Anti-doping officials from Sport Ireland have launched an investigation after urine samples taken from GAA players were lost by couriers on two separate occasions while en route to a World Anti-Doping Agency laboratory in Germany.
Sport Ireland has written to the GAA informing it of an investigation into the lost samples.
The Irish Independent has also learned of seven failed attempts by anti-doping officials to test GAA players between June 2016 and May 2017, involving inter-county players from Carlow, Kilkenny, Westmeath, Antrim and Offaly.
In each case, the squads were not present for testing despite their schedules being agreed months in advance.
The investigation was launched in June this year after urine samples taken from three GAA players with the Westmeath hurling team were forwarded to a WADA-approved laboratory in Cologne for testing. The samples never arrived.
This was the second time that samples had disappeared. On July 11, 2016, samples taken from three Fermanagh footballers were lost en route to Germany. In the first instance involving Fermanagh's football squad, samples were lost en route to Germany by the courier company.
Siobhán Leonard, anti-doping manager with Sport Ireland, wrote to Gearoid Devitt, player welfare administrator at GAA headquarters, telling him of the missing urine samples.
In the second instance, samples were taken from the Westmeath hurling squad on May 7, 2017. Again four samples were taken from three players, and sent to a laboratory in Germany via the courier. They were also lost. Ms Leonard again wrote to Mr Devitt in the GAA, informing him: "I am aware that this is the second time urine samples have went missing. Sport Ireland does take this matter very seriously and a full investigation has been launched with [the named courier company]."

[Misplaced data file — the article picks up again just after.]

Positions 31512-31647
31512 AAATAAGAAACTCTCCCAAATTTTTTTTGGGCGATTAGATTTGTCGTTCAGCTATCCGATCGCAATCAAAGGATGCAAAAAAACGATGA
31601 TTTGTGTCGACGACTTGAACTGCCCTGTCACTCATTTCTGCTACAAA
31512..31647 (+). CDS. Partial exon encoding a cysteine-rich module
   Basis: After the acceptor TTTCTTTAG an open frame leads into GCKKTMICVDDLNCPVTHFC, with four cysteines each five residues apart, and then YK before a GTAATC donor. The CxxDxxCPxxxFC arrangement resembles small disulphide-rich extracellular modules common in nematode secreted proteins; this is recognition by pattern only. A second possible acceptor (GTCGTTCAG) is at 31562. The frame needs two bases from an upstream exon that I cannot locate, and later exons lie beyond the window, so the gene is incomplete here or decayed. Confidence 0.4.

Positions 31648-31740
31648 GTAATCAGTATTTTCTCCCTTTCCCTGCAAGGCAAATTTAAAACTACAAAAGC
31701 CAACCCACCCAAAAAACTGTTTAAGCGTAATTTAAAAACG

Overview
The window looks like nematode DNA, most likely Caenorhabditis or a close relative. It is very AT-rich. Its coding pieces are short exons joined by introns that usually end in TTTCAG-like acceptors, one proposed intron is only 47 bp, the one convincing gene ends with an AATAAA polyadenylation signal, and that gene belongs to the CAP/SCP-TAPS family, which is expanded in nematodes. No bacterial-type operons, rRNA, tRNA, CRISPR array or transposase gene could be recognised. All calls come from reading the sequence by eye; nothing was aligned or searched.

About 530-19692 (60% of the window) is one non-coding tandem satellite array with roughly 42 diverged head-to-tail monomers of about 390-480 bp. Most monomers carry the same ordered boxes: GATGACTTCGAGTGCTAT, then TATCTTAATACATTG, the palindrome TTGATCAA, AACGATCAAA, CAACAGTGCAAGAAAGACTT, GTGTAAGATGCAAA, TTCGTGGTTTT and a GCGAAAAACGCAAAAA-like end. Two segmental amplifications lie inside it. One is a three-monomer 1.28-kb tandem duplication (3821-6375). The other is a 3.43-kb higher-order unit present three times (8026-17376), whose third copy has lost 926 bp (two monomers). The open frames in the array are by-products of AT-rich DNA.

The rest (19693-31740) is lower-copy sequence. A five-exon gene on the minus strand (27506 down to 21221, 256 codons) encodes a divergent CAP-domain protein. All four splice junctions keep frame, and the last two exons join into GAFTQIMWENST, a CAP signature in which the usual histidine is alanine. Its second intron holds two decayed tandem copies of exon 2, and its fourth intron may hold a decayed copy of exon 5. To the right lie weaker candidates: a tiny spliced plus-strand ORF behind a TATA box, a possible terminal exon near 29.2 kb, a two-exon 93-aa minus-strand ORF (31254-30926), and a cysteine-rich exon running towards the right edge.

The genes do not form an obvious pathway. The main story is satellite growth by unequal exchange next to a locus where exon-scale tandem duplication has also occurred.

A spokesperson for Sport Ireland told the Irish Independent that an investigation was launched by the courier company to find the missing samples, which were not recovered.
"Sport Ireland uses [the courier company] on average in excess of 1,500 times a year and as such occurrences such as this, while very serious, are extremely rare," they added.
Separately there were also two failed attempts to take samples from Westmeath GAA players earlier this year.
In April, anti-doping officials arrived to find the entire squad of hurlers absent, while in May, the Westmeath football squad was not present at a scheduled training session despite anti-doping officials being there for testing.
Westmeath GAA was handed fines of €520 and €611, respectively, for the incidents.
GAA player welfare officer Mr Devitt wrote to Sport Ireland agreeing to pay the fines and blaming a breakdown in communication.
Westmeath GAA PRO Aidan Walsh told the Irish Independent: "Last-minute changes of training venue led to miscommunication with the testers from Sport Ireland."
Anti-doping officials were also twice unable to test Carlow's Gaelic football squad in June of last year. Ronan Dempsey, operations manager with Carlow GAA, told the Irish Independent: "Last-minute changes of training venue due to inclement weather led to the miscommunication."
Only three GAA players have ever failed drug tests.